Friday, October 5, 2012

Prop37: What's Underneath


(Note: fast dump - forgive my grammar.
Note: this is not an indictment of GMO labeling nor a dismissal of genuine skepticism re: applied genomics. This is an exploration of themes and frameworks invoked by antiGMO's to describe/convert others to their worldview.)


A few consistent themes emerge when dealing with anti-GMO's:
  1. Patriarchy: corporatism (and by proxy anything its connected to, ie gene research) is associated as an extension of European Colonialism, specifically WAP (White Anglo Protestants). Rape frameworks are associated solely with WAP/corporate activities - anti GMO's do not level such accusations against indigenous populations.
  2. Naturalism: In rejecting patriarchy and its associations, WAP actions are categorized as acting upon Nature instead of within it. Nature is seen as a benevolent force that is being interfered with by humans.
  3. Mysticism: Mystical/magical properties are associated with indigenous people, but only under certain criteria. Native Americans (ie. Hopi[1]) are magical/mystical, but Irish[2] are not.
  4. Social Privilege: anti-GMO/organic lifestyles are often accompanied by language and images of social privilege: 
    1. "Organic food consumption is one of several new trends in eating read as active opposition to industrialized food provision. While fast food consumption is characterized by compulsive gluttony, manifest in fat bodies, alternative consumption practices are seen to be driven by conscious reflexivity, such that consumers monitor, reflect upon and adapt their personal conduct in light of its perceived consequences." [3]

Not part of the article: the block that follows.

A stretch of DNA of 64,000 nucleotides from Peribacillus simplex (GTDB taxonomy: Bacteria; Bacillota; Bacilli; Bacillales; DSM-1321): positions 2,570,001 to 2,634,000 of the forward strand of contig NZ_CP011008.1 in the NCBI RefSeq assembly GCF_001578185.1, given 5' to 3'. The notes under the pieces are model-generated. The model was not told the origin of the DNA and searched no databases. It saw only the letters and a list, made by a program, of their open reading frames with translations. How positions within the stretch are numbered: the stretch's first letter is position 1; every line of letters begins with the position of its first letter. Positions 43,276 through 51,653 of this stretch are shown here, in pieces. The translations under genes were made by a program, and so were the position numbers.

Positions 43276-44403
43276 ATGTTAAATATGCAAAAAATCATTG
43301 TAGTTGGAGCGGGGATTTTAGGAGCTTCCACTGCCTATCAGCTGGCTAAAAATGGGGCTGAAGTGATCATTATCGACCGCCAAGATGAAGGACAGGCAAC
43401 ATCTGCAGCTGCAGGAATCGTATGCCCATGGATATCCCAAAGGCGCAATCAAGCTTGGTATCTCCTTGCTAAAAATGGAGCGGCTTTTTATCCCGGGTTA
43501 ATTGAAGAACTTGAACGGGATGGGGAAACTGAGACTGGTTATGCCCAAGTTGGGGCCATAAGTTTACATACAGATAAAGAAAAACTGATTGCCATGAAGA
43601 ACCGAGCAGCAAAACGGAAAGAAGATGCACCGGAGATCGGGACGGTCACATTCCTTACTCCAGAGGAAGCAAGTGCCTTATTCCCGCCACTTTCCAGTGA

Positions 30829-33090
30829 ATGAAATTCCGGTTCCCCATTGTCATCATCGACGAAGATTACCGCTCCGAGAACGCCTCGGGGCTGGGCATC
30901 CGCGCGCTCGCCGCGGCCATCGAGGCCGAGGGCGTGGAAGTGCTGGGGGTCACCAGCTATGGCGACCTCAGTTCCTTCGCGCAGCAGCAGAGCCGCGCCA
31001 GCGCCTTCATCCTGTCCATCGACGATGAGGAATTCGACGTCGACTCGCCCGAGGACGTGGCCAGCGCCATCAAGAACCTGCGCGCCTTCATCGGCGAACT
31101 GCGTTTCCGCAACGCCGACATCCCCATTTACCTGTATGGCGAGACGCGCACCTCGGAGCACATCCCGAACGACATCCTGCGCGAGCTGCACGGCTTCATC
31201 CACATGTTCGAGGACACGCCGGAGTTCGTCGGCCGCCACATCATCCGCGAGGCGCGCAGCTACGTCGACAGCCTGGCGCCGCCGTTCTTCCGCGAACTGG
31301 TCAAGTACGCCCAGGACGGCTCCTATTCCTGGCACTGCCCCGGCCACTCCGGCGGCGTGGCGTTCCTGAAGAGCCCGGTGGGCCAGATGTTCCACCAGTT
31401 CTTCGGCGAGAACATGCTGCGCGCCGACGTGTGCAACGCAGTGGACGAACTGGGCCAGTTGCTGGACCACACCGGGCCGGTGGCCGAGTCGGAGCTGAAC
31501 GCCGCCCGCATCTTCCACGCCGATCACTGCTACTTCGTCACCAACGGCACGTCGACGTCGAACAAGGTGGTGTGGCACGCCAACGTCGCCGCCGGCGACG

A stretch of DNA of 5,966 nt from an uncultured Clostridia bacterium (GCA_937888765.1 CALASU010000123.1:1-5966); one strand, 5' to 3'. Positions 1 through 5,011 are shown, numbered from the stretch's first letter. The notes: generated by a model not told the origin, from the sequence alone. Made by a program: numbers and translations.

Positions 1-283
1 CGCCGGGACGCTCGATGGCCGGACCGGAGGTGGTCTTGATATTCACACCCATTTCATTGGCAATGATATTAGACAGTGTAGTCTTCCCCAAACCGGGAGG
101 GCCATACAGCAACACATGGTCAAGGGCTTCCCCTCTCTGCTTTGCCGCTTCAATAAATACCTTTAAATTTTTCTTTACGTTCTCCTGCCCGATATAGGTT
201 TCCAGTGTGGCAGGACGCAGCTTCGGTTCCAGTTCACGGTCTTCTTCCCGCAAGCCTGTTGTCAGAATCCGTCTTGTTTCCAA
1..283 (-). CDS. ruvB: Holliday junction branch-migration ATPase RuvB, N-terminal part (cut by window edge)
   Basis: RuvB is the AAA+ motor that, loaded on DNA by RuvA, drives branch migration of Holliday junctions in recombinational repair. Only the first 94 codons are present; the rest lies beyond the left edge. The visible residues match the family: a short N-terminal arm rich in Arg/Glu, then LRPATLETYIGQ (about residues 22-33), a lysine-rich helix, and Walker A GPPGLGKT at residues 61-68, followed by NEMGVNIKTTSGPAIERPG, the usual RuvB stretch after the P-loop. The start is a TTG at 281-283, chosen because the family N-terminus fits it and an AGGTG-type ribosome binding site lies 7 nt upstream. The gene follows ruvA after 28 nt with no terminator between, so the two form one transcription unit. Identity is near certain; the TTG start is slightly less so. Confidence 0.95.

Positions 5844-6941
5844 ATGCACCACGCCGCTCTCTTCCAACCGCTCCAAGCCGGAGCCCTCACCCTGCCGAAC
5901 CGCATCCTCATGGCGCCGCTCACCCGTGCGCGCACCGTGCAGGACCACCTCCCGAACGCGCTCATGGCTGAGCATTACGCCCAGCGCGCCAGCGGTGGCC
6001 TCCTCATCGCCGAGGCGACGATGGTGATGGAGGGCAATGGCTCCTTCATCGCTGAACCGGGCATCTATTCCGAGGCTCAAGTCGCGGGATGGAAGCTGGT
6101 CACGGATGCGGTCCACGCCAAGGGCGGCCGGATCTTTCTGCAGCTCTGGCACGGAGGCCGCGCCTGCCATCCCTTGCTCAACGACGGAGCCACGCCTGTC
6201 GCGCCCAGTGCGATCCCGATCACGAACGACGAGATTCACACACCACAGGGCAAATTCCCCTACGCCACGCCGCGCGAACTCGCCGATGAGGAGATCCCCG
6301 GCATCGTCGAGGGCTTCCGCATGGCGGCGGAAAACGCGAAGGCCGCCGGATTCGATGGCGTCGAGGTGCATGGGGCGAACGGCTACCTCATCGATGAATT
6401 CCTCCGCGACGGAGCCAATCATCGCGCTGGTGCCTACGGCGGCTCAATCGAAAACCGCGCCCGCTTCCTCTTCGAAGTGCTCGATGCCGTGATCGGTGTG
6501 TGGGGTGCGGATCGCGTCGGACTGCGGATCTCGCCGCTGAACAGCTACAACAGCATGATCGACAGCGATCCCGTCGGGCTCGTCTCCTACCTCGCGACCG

2. "Namely, the alternative movement has been animated by a set of discourses that
      derive from whitened cultural histories, which, in turn, have inflected the spaces of alternative food provision. Many in the movement seem oblivious to the racial character of these discourses – if anything they presume them to be universal – and so are ignorant of the way in which employment of these discourses might constitute another kind of exclusionary practice. Among them I would include the idea of bringing this good food to others. " [4]
 This goes to the heart of my objections re: Prop37, the GMO labeling requirement.

Prop37 proponents will invoke all these themes, but framed as 'choice.' But this is silly - you already know what's GMO vs. heritage. They want a warning label[5]. Full stop.

And they want it because then they have permission to judge you in public: "Oh, you're buying GMO? You must be ignorant." They want to shame you into eating different. Specifically, they want to shame you for contributing to the corporate control (read: WAP) of food and have you embrace a 'natural' way of life. Just like them.

[EDIT: This is a really good article summarizing Prop 37.]






Notes and Citations:
[1] It is a common assertion among anti-GMO that Native American corn varieties were superior to modern ones for reasons usually attributed to magical properties (ie. 'they lived in harmony.')

[2] Anti-GMO's will infer the Irish Potato Famine was the result of monoculture choices (this is a punishment framework solely associated with WAP cultures)

[3] Julie Guthman, Social and Cultural Geography

[4] Julie Guthman, Bringing Good Food to Others

[5] Prop 37's #1 funder is certified quack "Dr" Joseph Mercola - this is not about consumer 'choice' or anything real. This man is on a religious crusade to ban all GMO's

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